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Burns Paiute Tribe Leader Worries Bundy Acquittal 'Empowers' Misbehavior


A group of self-proclaimed militia members was acquitted this week on charges connected to their armed takeover of the Malheur Federal Wildlife Refuge. A federal jury decided on Thursday that brothers Ammon and Ryan Bundy, as well as five others, are not guilty of conspiring to impede federal workers from doing their jobs during their 41-day long standoff in January and February. They were also acquitted of illegal possession of firearms and theft of government property. Jurors were deadlocked on one charge. The brothers had argued they were exercising their right to civil disobedience. The ruling was shocking to many, especially those who fear the decision will set a dangerous precedent for those who want to use federal lands or disagree with current land management practices.

But we wanted to check in with another person involved in this conversation. We spoke with Charlotte Rodrique of the Burns Paiute Tribe earlier this year about the tribe's opposition to the standoff. Charlotte Rodrique was tribal chair at the time, so we thought it would be a good time to check back in with her. And we reached her at her home. Ms. Charlotte, thank you so much for speaking with us once again.

CHARLOTTE RODRIQUE: Thank you. I'm pleased to be able to shed some light on how I feel as a tribal person.

MARTIN: How do you feel about all this? You know, I'd love to hear what your reaction was.

RODRIQUE: I'm disappointed with the outcome. I feel like it empowers those that want to misbehave to act outside the law. You know, I do respect the federal courts. I do respect the process. But I was just in shock.

MARTIN: Well, I just want to remind people, for those who may not recall, that the occupation took place in land that the Burns Paiute Tribe considers to be sacred land.

RODRIQUE: The Malheur National Wildlife Refuge is located on what would have been the corner of the original Malheur Reservation. And it's always been acknowledged by the people who established the refuge that the land basically was ours. And, you know, one of the things that really disturbs me is that we haven't utilized the refuge since the occupation.

MARTIN: How did you use it before?

RODRIQUE: The land itself was a traditional wintering ground for the various bands of Paiute people in this area, which includes Northern California and northern Nevada and southwestern Idaho. And we take our youth down and talk about our history. And we have groups of youth that go out and they gather the tulles, and they make various egg-gathering baskets and just get a taste of what it was like to be a tribal person 150 years ago.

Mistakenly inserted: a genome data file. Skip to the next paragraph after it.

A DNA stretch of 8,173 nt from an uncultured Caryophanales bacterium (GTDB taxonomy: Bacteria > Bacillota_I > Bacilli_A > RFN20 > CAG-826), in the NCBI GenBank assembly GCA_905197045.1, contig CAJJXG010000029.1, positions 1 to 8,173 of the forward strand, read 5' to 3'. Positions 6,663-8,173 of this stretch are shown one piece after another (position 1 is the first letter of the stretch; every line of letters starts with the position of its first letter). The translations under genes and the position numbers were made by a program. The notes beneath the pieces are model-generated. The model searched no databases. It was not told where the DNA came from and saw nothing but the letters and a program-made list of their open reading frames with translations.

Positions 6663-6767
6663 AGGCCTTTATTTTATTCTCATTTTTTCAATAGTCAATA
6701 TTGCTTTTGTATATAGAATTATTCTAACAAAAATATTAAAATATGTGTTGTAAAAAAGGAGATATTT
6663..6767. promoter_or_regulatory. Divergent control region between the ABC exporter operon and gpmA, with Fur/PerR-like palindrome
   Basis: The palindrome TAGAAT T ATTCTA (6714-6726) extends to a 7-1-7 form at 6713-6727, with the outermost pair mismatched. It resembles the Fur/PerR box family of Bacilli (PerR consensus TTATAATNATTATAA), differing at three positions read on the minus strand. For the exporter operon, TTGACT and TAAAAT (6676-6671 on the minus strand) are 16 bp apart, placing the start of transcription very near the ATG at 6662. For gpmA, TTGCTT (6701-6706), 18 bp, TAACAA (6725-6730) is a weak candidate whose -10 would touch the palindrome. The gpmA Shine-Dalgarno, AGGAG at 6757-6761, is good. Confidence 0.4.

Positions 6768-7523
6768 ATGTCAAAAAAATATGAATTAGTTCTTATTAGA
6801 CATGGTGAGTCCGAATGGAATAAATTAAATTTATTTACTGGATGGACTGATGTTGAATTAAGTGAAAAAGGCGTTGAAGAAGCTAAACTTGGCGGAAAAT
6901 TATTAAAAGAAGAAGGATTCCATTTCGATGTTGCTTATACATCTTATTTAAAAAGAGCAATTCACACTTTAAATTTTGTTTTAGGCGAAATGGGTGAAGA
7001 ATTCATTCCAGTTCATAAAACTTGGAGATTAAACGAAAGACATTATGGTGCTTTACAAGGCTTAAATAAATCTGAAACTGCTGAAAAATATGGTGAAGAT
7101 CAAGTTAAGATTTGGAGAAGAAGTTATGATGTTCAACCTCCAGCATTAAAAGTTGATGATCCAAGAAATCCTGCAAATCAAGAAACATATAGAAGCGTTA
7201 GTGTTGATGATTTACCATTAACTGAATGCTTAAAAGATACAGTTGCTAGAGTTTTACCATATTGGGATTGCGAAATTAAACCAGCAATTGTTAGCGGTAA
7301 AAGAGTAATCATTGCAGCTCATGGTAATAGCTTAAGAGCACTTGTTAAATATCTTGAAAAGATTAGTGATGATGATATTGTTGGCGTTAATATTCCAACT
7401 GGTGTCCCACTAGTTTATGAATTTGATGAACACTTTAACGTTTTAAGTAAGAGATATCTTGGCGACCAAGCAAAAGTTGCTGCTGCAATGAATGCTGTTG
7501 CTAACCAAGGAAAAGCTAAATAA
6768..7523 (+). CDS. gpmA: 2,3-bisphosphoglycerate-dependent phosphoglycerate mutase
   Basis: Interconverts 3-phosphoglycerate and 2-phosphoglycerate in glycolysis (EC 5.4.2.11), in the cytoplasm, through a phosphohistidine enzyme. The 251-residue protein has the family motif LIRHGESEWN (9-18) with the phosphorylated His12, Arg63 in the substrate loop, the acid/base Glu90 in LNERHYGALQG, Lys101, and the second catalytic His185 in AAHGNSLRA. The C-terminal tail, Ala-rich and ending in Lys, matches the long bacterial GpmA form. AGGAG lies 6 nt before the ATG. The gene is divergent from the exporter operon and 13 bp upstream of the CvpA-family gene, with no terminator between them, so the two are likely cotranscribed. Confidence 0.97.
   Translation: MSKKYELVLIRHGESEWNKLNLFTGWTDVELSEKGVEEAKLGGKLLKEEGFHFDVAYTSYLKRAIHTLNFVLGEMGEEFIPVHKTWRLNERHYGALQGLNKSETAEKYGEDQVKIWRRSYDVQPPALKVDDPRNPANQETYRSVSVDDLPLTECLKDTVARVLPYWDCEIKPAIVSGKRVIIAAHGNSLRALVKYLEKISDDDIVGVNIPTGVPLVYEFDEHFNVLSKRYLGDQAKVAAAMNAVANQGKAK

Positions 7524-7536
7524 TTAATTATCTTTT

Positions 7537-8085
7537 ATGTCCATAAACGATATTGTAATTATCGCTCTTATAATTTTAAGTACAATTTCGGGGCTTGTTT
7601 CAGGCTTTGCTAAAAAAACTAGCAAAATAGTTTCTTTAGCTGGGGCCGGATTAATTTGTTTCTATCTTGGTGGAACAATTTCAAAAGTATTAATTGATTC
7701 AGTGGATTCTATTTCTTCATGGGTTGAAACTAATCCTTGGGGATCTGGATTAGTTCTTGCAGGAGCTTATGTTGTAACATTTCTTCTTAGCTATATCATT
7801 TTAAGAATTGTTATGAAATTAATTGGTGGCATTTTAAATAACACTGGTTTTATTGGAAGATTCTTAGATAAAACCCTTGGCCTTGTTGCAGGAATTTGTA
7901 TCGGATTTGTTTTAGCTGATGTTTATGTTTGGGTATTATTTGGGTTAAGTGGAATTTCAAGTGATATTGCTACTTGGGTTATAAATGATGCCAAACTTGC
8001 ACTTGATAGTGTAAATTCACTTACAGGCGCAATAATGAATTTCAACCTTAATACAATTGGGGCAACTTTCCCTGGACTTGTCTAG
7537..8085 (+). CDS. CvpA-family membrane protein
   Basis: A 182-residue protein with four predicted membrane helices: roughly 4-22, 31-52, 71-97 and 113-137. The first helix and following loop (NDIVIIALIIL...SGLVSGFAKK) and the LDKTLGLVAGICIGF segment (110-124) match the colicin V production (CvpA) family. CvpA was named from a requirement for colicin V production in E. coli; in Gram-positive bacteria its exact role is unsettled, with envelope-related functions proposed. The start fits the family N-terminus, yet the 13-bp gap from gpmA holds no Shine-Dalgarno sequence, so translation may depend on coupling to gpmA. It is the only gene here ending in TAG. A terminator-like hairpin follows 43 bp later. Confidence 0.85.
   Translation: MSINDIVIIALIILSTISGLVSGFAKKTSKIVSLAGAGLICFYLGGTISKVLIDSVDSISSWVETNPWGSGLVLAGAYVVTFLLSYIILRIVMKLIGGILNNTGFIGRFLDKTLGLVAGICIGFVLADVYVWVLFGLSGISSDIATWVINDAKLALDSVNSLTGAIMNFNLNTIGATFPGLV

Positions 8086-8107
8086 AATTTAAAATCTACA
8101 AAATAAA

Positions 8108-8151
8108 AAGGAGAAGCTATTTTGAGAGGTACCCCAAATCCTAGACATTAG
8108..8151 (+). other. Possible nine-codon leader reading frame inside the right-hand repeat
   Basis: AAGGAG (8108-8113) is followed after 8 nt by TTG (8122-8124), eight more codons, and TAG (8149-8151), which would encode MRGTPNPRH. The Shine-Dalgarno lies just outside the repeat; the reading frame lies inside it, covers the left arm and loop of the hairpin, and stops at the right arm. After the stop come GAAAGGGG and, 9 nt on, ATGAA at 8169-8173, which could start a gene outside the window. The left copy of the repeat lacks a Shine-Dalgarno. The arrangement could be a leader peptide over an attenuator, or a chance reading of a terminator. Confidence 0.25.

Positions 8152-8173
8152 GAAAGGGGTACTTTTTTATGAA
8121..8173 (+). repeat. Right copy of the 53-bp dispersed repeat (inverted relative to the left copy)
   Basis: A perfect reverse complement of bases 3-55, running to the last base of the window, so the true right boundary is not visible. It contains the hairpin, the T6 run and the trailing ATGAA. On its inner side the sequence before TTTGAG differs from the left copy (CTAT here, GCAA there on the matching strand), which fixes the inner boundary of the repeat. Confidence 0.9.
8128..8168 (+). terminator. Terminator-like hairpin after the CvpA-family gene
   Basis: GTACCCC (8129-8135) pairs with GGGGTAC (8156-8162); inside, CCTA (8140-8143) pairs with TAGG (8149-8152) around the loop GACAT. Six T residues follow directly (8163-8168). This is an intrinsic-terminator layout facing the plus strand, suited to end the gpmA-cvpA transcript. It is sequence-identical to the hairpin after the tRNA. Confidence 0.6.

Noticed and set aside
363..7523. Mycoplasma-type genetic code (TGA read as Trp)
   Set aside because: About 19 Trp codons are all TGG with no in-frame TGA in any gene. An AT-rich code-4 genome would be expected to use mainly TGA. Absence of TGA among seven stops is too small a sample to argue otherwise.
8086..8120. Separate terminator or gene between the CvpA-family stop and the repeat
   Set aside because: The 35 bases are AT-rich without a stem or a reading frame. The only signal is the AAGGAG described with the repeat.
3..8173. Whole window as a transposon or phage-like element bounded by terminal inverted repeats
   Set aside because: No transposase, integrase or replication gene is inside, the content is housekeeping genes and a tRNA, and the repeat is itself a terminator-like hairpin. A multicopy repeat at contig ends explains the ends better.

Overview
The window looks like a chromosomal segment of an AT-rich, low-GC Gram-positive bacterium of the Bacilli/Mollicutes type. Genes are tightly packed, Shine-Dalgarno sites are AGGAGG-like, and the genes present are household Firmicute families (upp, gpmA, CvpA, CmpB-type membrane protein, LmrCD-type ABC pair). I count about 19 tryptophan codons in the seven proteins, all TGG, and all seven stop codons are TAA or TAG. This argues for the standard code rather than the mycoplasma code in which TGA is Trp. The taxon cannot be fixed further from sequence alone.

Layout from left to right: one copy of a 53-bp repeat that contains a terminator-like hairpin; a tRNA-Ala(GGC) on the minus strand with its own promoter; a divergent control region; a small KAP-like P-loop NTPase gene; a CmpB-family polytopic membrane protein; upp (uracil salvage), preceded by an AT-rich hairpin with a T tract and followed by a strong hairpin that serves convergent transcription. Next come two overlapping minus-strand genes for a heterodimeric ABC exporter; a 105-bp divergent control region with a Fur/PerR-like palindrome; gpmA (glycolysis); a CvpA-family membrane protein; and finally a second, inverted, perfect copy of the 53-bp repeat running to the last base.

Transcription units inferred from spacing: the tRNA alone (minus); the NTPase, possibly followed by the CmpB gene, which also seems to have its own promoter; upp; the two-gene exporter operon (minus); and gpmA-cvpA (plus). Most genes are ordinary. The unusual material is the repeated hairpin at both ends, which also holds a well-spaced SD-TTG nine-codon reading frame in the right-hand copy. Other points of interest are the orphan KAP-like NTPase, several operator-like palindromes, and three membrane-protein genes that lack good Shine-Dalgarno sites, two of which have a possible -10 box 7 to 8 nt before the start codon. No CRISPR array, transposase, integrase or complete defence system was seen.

MARTIN: And you haven't been able to do any of those things?

RODRIQUE: You know, we haven't had a chance to go in all summer because of the intimidation. I think they lost three employees, and they haven't been replaced. And people are reluctant to come into the area. You know, federal employees transferring in are afraid to be at the refuge, I guess.

MARTIN: Right around the same time this was happening, more than 100 protesters were arrested in protests over the Dakotah pipeline Access project this week. And maybe people will remember that a lot of tribal persons really from all over the country have been protesting this project. I assume that other people from the Burns Paiute Tribe have been participating. And I just wonder how you think about that.

RODRIQUE: We had tribal members that went from here to North Dakota to stand in in support of the Standing Rock Sioux Tribe. And I got pictures and calls from one of our former tribal council members, and she said that they had the North Dakota National Guards in full riot gear blocking entry to the state capitol. They were on the steps in front of the group, and she said, I don't think anybody's got any weapons. But they act like we're going to attack something.

And we kind of laughed, and I told her - I said, well, what's there? And she said, well, we've got a couple of drums set up. And I said, well, maybe they're afraid you're going to hit them with a drumstick or something. She said, no, they're just so threatening. If somebody makes a wrong move or something, what's to stop them from shooting us all down?

It's funny that when Native Americans speak up or protest, right away, you've got an armed confrontation with the military. And it's really hard to understand the discrepancy and the way the country treats the minorities.

MARTIN: That was Charlotte Rodrique. She is the former chair of the Burns Paiute Tribe. She's still active in tribal affairs. And we reached her at her home in Oregon. Charlotte Rodrique, thank you so much for speaking with us once again.

RODRIQUE: You're welcome, and I hope what little words I had have meaning for some of our people out there. Transcript provided by NPR, Copyright NPR.